Lab equipment is our lifeblood at BioSurplus. We spend our days (and many nights) at the intersection of technology and the life sciences, surrounded by mass specs and microscopes, centrifuges and NMRs. A world of sophisticated equipment that powers working research labs around the globe.
We created the Equipment Stories blog on BioSurplus.com to share our passion for lab instruments with you. We hope you will be inspired by the amazing stories that lie behind the equipment you use in your daily quest for discovery and innovation.
This week we’d like to share the story of a dedicated physicist, inventor, and true pioneer in the field of cell analysis and flow cytometry: Mack Fulwyler.
Los Alamos and the Invention of the Cell Sorter
Back to our question. What do the Cold War and cell sorting have in common?
Quite a lot, it turns out.
Mack Fulwyler was born in 1936 in Nampa, Idaho. He received his B.S. in physics from Idaho State College in 1961, and went on to serve with the U.S. Army Chemical Corps.
Jump forward to 1964 and the Los Alamos Laboratory in New Mexico. The U.S. was entrenched in the Cold War, and Fulwyler was working for fellow physicist Marvin Van Dilla on a project to monitor fallout from atmospheric nuclear weapons testing; namely in meat, milk and other food products.
Mack Fulwyler explains:
“With the arrival of the atmospheric nuclear test ban treaty, the appearance of radioactive fallout in the diet and in humans diminished, so we had much less to do in terms of monitoring fallout. So our group, which consisted of four individuals, three physicists, and a physical chemist, looked around to see what we could do to assist the biologists who were the other 60-some people of the group.” (Cytometry Part A, John Wiley and Sons, 2005)
He and Van Dilla began to explore their mutual interest in the Coulter counter, which Wallace H. Coulter had begun developing in 1947.
“We had a pathologist in our group who was using that device to analyze blood and he would adjust the aperture current and some other characteristics of the machine so that he could cause a small subpopulation of the red blood cell distribution to move away from the main distribution of red blood cells, and the pathologist thought that this represented immature RBC that had just been produced. Well, Marvin and I did not believe that that was the case, and so we set out to try to convince him that he was incorrectly using the device, and we were not successful in doing that.” (Cytometry Part A, John Wiley and Sons, 2005)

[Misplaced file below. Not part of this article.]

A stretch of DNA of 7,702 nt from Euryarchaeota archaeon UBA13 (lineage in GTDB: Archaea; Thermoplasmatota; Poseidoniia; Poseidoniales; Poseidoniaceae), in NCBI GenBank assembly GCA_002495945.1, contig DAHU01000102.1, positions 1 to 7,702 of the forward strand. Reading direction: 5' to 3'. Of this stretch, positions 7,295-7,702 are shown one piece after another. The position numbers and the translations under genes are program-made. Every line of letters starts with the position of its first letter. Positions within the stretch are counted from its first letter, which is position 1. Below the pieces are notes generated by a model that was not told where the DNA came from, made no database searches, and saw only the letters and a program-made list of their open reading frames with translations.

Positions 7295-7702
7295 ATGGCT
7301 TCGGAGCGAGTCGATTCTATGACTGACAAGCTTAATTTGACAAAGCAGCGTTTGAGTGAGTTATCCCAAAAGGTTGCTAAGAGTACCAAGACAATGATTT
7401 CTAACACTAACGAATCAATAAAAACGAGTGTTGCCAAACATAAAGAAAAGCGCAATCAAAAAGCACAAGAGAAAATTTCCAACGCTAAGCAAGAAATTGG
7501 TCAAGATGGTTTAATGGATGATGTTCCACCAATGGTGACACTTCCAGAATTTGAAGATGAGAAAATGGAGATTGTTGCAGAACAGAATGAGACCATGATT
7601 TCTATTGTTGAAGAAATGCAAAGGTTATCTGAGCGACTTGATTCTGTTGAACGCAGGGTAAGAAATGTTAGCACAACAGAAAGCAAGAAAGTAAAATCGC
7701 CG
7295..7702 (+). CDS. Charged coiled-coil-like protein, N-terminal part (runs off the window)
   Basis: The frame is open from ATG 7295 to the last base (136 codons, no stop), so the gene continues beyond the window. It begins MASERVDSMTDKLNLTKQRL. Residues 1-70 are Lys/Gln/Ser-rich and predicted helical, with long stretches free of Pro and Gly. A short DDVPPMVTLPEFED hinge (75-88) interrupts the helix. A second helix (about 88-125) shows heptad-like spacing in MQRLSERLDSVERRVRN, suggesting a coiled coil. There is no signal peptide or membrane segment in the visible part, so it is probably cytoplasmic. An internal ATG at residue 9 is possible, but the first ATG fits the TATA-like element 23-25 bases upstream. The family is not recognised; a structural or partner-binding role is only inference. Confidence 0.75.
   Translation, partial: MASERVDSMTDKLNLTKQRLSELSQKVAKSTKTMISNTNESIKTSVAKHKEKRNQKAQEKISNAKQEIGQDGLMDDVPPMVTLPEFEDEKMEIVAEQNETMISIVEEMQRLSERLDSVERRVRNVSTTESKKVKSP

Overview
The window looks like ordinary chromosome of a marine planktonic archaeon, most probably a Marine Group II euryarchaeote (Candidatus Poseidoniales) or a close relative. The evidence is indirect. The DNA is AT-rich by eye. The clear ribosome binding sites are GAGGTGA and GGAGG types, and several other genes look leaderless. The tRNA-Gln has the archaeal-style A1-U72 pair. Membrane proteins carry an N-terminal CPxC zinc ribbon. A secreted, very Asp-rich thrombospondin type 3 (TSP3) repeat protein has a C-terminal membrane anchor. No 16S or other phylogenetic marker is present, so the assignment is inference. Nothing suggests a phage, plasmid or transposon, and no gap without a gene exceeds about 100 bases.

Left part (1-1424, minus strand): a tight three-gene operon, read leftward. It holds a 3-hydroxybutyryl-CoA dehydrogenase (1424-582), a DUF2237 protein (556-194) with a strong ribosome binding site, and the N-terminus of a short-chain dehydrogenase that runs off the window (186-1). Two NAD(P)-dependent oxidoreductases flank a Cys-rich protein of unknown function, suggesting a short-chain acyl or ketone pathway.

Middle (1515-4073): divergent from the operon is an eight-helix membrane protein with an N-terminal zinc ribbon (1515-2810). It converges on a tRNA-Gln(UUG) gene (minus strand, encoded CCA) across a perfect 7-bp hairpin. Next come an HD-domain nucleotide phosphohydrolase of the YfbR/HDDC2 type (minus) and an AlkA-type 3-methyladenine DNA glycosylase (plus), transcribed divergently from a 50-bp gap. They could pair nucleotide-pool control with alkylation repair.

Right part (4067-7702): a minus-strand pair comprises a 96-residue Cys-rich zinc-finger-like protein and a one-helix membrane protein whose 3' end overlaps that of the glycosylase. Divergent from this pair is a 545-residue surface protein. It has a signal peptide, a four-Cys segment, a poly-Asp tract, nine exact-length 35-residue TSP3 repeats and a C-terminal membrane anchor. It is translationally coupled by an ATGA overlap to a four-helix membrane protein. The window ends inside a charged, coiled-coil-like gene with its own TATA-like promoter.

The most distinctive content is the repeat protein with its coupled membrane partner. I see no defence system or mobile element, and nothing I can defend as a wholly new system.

Oscillograph + Coulter Counter = Innovation
Fulwyler believed that by sorting the cells and running them back through the Coulter counter he would be able to disprove his colleague’s data. He then commenced to look for ways to physically isolate cells based on an electrically generated signal.
In his search he came across a paper by Dick Sweet describing an ink-writing oscillograph Sweet was developing. The device would produce a jet of ink in the air, which would then break down into droplets to be deflected onto a piece of paper.
Always an original thinker, Mack Fulwyler came up with the idea of combining the oscillograph with the Coulter counter. The droplets produced by the oscillograph would serve as carriers for the cells that would then be passed through the Coulter volume sensor.
After refining his design, Fulwyler was awarded a patent for the electrostatic cell sorter in 1965. At this time he was working for the University of California which was under contract to the Atomic Energy Commission. The commission claimed the patent, which was subsequently licensed to Becton Dickinson.
Fulwyler described the patent thus:
“(The 1965 patent) covered the concept of analyzing a cell by any electrically convertible means and it specifically mentioned Coulter volume, fluorescence, radioactivity, means of sensing cellular characteristics, light scatter was one of them… so the basic principle said any means of sorting objects, biological and non-biological, according to an electronically extractable measurement.” (Cytometry Part A, John Wiley and Sons, 2005)
In addition to his work as a physicist and inventor, Mack Fulwyler served as technical director at Becton Dickinson from 1977 to 1982. While there he oversaw the development of the company’s first bench-top flow cytometer, the predecessor to the FACSCAN and the FACScalibur.
Over the course of a long and distinguished career Fulwyler served as Director of the Laboratory for Cell Analysis at UC San Francisco, Director of Technical Development at Neocrin, and as Vice President for Research and Development at DNA sequencing technology firm SEQ Ltd. in Princeton, New Jersey. In 1998 he traveled to Europe where he conducted research as a Fulbright scholar. Fulwyler won numerous industry and science awards, and served on the National Institutes of Health Committee on Cytology Automation. He passed away in 2001 at the age of 65.
We’ve been running a promotion on some of our flow cytometry instruments at BioSurplus in recent days. For example, we have a complete BD FACSCalibur single laser system with computer and software in our San Diego showroom. A Guava PCA and Guava PC are also currently available at great prices.
Take a moment to browse our catalog – if you have any questions or don’t see what you’re looking for, please contact our sales team at 858-550-0800, x201, or email@example.com.
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